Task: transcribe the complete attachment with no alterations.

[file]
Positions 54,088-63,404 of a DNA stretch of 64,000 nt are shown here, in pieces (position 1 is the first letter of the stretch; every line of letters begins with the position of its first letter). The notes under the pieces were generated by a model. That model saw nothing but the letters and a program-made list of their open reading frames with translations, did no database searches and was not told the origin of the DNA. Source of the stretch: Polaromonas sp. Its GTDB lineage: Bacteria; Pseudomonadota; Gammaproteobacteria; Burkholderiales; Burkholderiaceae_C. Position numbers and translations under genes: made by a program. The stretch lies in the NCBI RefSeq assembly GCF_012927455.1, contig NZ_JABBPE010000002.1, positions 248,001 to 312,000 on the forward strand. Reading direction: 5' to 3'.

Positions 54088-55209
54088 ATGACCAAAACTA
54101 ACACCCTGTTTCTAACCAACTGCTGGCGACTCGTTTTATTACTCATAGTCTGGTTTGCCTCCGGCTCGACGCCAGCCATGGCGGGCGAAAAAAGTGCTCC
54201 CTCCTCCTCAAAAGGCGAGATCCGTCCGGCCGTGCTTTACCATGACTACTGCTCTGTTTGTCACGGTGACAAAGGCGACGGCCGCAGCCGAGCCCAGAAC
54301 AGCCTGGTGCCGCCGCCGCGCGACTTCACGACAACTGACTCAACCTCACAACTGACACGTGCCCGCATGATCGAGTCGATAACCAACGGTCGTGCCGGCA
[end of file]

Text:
Positions 54,088-63,404 of a DNA stretch of 64,000 nt are shown here, in pieces (position 1 is the first letter of the stretch; every line of letters begins with the position of its first letter). The notes under the pieces were generated by a model. That model saw nothing but the letters and a program-made list of their open reading frames with translations, did no database searches and was not told the origin of the DNA. Source of the stretch: Polaromonas sp. Its GTDB lineage: Bacteria; Pseudomonadota; Gammaproteobacteria; Burkholderiales; Burkholderiaceae_C. Position numbers and translations under genes: made by a program. The stretch lies in the NCBI RefSeq assembly GCF_012927455.1, contig NZ_JABBPE010000002.1, positions 248,001 to 312,000 on the forward strand. Reading direction: 5' to 3'.

Positions 54088-55209
54088 ATGACCAAAACTA
54101 ACACCCTGTTTCTAACCAACTGCTGGCGACTCGTTTTATTACTCATAGTCTGGTTTGCCTCCGGCTCGACGCCAGCCATGGCGGGCGAAAAAAGTGCTCC
54201 CTCCTCCTCAAAAGGCGAGATCCGTCCGGCCGTGCTTTACCATGACTACTGCTCTGTTTGTCACGGTGACAAAGGCGACGGCCGCAGCCGAGCCCAGAAC
54301 AGCCTGGTGCCGCCGCCGCGCGACTTCACGACAACTGACTCAACCTCACAACTGACACGTGCCCGCATGATCGAGTCGATAACCAACGGTCGTGCCGGCA